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Energy-Efficient Glass in Buildings
Amir Kamal Abdullatif, Al Andalus Holding Company
Talking about the building materials which form an essential foundation of the construction industry, leads us to explore what kind of materials are highly considered in the research and development processes. Specifically, the materials which significantly affect the building’s functional performance should be the most highlighted in the development concern.
Architectural glass is one of the building materials considered a fruitful subject to be discussed. Why? Architects rely on glass and implement it in their designs as an attractive material adds authentic purposes to the buildings. Civil engineers take care of the structural behaviour of the façade system which includes glass, glass behaves as a part of the whole system mainly in bearing the dead loads. Also, the architectural glass is a big concern of the mechanical engineers since it is related to calculating the thermal loads in a building, from here we can start discussing our subject in this article which is the energy-efficient glass in buildings.
Architectural glass is a transparent material which means that it is the highest influencing material in the building in regard of letting solar energy comes inside. Solar energy comes in three spectrums, ultraviolet rays, visible light, and near-infrared rays. Each spectrum has its different effect in the building. Ultraviolet spectrum owns the main responsibility of fading the colours of materials and causing some damages. Also the near infra-red has bad effects of being the main source of heat in solar energy. While the visible light is the main source of light and a little heat, in addition to causing the light glare inside the building.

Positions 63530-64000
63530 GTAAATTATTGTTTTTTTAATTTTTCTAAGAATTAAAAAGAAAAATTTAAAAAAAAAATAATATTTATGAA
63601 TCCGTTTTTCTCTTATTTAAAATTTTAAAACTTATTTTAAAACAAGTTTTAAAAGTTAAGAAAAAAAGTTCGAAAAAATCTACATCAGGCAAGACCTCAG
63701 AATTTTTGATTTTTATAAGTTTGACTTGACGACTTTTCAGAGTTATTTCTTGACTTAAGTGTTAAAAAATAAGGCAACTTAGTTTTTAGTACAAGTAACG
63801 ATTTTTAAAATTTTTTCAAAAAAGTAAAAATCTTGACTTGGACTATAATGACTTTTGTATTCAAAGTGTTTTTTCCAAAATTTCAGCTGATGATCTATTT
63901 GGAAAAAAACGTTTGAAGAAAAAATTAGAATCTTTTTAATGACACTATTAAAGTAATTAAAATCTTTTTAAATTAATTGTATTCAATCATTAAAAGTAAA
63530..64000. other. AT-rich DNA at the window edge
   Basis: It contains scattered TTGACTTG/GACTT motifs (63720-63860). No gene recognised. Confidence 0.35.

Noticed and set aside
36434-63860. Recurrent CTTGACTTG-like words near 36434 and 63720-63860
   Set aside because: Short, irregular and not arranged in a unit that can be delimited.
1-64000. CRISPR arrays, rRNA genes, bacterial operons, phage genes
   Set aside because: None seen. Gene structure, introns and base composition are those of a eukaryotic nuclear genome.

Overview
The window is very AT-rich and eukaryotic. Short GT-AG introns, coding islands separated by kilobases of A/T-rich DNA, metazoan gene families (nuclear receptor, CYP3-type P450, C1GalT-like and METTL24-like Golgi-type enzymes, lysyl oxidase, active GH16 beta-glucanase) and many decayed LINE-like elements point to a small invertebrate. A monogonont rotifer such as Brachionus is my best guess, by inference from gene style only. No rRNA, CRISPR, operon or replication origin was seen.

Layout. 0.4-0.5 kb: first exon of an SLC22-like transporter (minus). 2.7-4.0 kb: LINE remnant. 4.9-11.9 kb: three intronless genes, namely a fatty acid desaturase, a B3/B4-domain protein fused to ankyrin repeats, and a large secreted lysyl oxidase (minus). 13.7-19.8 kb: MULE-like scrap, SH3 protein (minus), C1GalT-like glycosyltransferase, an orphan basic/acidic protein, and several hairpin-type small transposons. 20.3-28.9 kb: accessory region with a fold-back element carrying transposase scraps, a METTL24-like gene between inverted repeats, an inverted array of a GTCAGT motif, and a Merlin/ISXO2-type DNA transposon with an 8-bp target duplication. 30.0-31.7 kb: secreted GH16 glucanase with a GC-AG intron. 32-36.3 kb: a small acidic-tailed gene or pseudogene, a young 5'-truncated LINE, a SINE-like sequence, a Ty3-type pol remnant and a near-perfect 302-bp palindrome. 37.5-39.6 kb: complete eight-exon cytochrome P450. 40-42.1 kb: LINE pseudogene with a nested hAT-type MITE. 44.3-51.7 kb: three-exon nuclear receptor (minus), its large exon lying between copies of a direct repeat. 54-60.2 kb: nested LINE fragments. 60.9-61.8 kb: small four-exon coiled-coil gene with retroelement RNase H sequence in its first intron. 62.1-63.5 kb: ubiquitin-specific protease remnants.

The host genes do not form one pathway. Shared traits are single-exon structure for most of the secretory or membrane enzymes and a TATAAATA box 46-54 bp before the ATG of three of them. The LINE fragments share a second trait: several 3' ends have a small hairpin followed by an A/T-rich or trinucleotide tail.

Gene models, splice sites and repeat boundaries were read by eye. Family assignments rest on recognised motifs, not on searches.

How architectural glass can control the solar energy flow inside the building?
Mainly, the solar control coating which is applied on the glass surface is the controller of that energy without neglecting the role played by the body-tinted glass in case it was not clear glass. This coating helps in reflecting a big percentage of the solar rays to outside, and it allows another percentage to get inside. In this case, there will be a gaining of the visible light in limited percentages and banning a percentage of the non-desirable spectrums to go inside. The performance of such coatings is measured by one of two factors; the first one is the Solar Heat Gain Coefficient (SHGC) and the other one is the Shading Coefficient (SC). Both factors can be derived from each other by using the following equation: SHGC = 0.87×SC. To estimate the efficiency of the glass in terms of the solar control performance, we need to know that as long as both factors are lower they become better. These factors are important in the equation of calculating the internal thermal load of any building.
Another physical property of glass is highly considered in its performance, which is the heat conductivity. Glass is considered a good conductor of heat, and as we know; heat moves from the ambient of lower temperature to the ambient of higher temperature. So, in the summer, we need to prevent gaining heat through conductivity from outside of the building. And, in the winter, we need to maintain the heat inside and prohibit it from going outside of the building. To control this issue when using architectural glass in the building, there are two ways. The first one is related to another type of coating applied on the glass surface, it is named low-E coating. Its name comes from the property with low emissivity, which means a property that minimises the heat penetration through the glass.